A new study published in the online journal Public Library of Science (PLoS) Medicine on 24 May scrutinizes the quality of systematic reviews indexed in MEDLINE. The study found that the quantity of systematic reviews has increased significantly during the decade between 2004 and 2014 – tripling in number during that period – but that the quality, particularly of conduct and reporting, continues to be variable.
The study, entitled ‘Epidemiology and reporting characteristics of systematic reviews of biomedical research: a cross-sectional study’, was completed by an international team of researchers, led by Cochrane contributors David Moher and Matthew Page. They assessed a cross-section of all systematic reviews indexed in Medline in February 2014, identifying 682 and carrying out further analysis on a random sample of 300. They found that at least one-third of these reviews neither reported on how their authors had searched for studies, assessed the quality of studies included, nor used statistical methods generally approved as valid by the systematic reviewing community.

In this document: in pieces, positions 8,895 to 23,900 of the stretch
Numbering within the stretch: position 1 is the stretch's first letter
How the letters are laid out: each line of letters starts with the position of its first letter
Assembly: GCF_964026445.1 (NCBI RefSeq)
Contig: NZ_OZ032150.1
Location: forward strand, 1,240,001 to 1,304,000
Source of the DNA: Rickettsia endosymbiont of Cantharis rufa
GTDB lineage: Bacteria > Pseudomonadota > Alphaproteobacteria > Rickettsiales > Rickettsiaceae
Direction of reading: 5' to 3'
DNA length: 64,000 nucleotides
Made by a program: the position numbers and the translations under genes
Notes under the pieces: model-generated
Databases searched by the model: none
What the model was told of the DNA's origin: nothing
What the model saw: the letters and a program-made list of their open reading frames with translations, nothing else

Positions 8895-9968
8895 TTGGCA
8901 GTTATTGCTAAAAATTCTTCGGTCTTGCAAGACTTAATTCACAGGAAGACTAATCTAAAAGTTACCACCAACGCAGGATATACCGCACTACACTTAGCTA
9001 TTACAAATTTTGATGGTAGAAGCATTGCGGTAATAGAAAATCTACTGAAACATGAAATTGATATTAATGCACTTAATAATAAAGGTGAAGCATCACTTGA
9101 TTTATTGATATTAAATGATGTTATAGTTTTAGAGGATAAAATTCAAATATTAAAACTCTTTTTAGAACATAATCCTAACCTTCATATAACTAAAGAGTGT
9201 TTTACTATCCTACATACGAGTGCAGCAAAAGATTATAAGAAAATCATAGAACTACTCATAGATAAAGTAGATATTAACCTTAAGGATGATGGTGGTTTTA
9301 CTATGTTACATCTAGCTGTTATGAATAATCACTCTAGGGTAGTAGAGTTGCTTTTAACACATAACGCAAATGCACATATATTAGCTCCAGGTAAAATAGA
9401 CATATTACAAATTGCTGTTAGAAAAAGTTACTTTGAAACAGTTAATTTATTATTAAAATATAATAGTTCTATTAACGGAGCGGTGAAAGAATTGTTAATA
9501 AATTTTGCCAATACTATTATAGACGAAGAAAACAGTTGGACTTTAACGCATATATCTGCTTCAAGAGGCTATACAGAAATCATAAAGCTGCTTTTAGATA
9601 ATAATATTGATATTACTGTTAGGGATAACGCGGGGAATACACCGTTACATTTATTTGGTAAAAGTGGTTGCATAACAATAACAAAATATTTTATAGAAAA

Among other findings relevant to Cochrane, the authors described completeness of reporting in Cochrane Reviews as ‘more complete…than in all other types of [systematic reviews]’. Their recommendations, based upon the study’s findings, focus on developing strategies to improve and standardize the conduct of systematic reviews, and thereby reduce research waste.